Birdwatching in France
Region 1 – Paris and the Seine Reservoirs
Region 2 – From the North Sea to the Somme Bay and the western Ardennes
Region 3 – Normandy
Region 4 – Brittany
Region 5 – The Loire Valley
Region 6 – Poitou-Charentes and the Vendée
Region 7 – Aquitaine
Region 8 – The Pyrenees
Region 9 – Western Mediterranean Coast and the Cévennes
Region 10 – Eastern Mediterranean Coast, Southern Alps and Corsica
Region 11 – Jura and the Alps
Region 12 – Massif Central
Region 13 – Burgundy
Region 14 – Northeast
Birdfinder
Checklist
Site index

Reviews

  • A must have for those birding France.
    —Ian Paulsen, Birdbooker Report
  • There is no doubt that a huge effort has gone into this book, which can now be considered the definitive resource for the country’s travelling or visiting birders.
    —Fatbirder
  • An ideal tool for any trip to France, whether for the specific aim of birdwatching or for some other purpose that allows a quick escape.
    —José Luis Copete, Ardeola
  • This new guide to birdwatching in France .... wins with its modern layout and sophisticated combination of printing and electronic information. 312 of the best observation areas are presented in 466 clearly arranged maps, on which the most important places are marked as "waypoints". These can be downloaded from the internet to a GPS device. .... The references to specific observation sites are very precise.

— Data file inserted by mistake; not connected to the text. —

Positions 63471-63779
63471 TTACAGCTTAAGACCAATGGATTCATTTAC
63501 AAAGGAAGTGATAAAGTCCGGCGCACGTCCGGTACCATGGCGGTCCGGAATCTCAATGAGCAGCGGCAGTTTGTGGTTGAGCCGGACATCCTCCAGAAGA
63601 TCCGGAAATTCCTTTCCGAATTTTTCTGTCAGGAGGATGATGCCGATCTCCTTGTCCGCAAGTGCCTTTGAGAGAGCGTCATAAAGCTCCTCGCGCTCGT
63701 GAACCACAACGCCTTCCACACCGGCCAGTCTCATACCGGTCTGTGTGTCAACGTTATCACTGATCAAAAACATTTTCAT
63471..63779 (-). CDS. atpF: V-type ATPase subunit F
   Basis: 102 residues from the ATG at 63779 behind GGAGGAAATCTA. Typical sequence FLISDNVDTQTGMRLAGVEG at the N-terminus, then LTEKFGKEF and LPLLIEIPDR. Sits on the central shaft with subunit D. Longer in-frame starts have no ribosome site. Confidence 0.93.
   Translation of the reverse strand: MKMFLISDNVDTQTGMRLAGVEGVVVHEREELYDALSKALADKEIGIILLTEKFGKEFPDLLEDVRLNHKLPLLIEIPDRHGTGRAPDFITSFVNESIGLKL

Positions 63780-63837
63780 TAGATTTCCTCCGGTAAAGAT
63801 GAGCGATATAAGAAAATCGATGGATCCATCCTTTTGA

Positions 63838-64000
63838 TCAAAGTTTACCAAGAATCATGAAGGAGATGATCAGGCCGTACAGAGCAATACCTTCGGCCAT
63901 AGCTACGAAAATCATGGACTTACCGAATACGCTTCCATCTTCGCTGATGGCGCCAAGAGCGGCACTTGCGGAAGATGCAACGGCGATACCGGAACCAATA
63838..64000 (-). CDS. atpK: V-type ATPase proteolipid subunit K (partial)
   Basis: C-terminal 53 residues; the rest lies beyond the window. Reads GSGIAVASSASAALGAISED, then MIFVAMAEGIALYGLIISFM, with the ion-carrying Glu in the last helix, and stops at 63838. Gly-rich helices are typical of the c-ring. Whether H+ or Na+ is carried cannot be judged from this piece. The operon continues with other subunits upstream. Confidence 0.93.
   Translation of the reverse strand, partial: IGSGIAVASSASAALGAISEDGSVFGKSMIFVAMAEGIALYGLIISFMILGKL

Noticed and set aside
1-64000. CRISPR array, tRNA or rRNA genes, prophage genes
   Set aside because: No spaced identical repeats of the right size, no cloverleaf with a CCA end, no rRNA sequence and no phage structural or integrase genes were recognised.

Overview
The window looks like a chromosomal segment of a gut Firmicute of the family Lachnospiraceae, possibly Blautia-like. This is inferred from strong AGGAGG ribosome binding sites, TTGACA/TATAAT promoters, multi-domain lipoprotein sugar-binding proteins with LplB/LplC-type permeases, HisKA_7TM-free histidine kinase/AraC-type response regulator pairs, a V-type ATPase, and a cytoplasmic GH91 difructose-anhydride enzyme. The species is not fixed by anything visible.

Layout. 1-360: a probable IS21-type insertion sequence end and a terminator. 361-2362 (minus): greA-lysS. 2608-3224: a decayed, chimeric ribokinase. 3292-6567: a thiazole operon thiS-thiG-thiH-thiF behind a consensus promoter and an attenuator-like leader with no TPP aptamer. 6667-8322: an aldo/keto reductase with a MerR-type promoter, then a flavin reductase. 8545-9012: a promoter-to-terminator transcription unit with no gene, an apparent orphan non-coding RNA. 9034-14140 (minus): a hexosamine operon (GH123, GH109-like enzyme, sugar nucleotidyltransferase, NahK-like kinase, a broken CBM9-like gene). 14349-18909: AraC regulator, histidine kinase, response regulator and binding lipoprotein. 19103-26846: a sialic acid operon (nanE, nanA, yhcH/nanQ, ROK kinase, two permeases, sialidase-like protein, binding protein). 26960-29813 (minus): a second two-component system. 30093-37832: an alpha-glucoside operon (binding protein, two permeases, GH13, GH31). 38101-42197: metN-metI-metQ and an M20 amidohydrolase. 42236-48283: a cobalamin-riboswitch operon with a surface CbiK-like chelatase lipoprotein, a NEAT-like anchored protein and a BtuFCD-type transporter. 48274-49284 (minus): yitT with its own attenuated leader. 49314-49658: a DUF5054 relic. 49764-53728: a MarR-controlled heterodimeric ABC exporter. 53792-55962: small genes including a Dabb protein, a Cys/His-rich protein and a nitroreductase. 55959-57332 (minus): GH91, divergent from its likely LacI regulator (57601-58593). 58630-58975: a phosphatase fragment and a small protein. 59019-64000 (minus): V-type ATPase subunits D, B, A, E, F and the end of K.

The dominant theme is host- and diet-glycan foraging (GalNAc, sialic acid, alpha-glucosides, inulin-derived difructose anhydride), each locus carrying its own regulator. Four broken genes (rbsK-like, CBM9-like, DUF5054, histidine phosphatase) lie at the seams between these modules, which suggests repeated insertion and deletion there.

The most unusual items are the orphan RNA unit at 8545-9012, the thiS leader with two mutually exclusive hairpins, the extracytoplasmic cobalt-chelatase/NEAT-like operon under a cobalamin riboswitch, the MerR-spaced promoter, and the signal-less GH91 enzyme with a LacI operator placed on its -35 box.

—Ornis
  • All you could want in a birdfinding guide, with lots of maps and just the right level of detail, all in a very compact package.
    —Grant McCreary, The Birder's Library
  • I would highly recommend Where to Watch Birds in France as a well thought out book that collates and easily directs you to interesting bird spots that you might not have found outside of local guides or websites. The authors and contributors have definitely written something that they would want to use themselves and this certainly feels like a guide designed by bird watchers for bird watchers!
    —Katharine Bowgen, British Trust for Ornithology
  • A great solution is to download a GPS file from the publisher's website, which makes it easier to navigate to destinations. The GPS file opens in Google Earth and Google Maps; Maps.me, recommended by the authors, is a great application for accessing and editing on your smartphone.
    —Matti Sillanpaa, Linnut

About the Author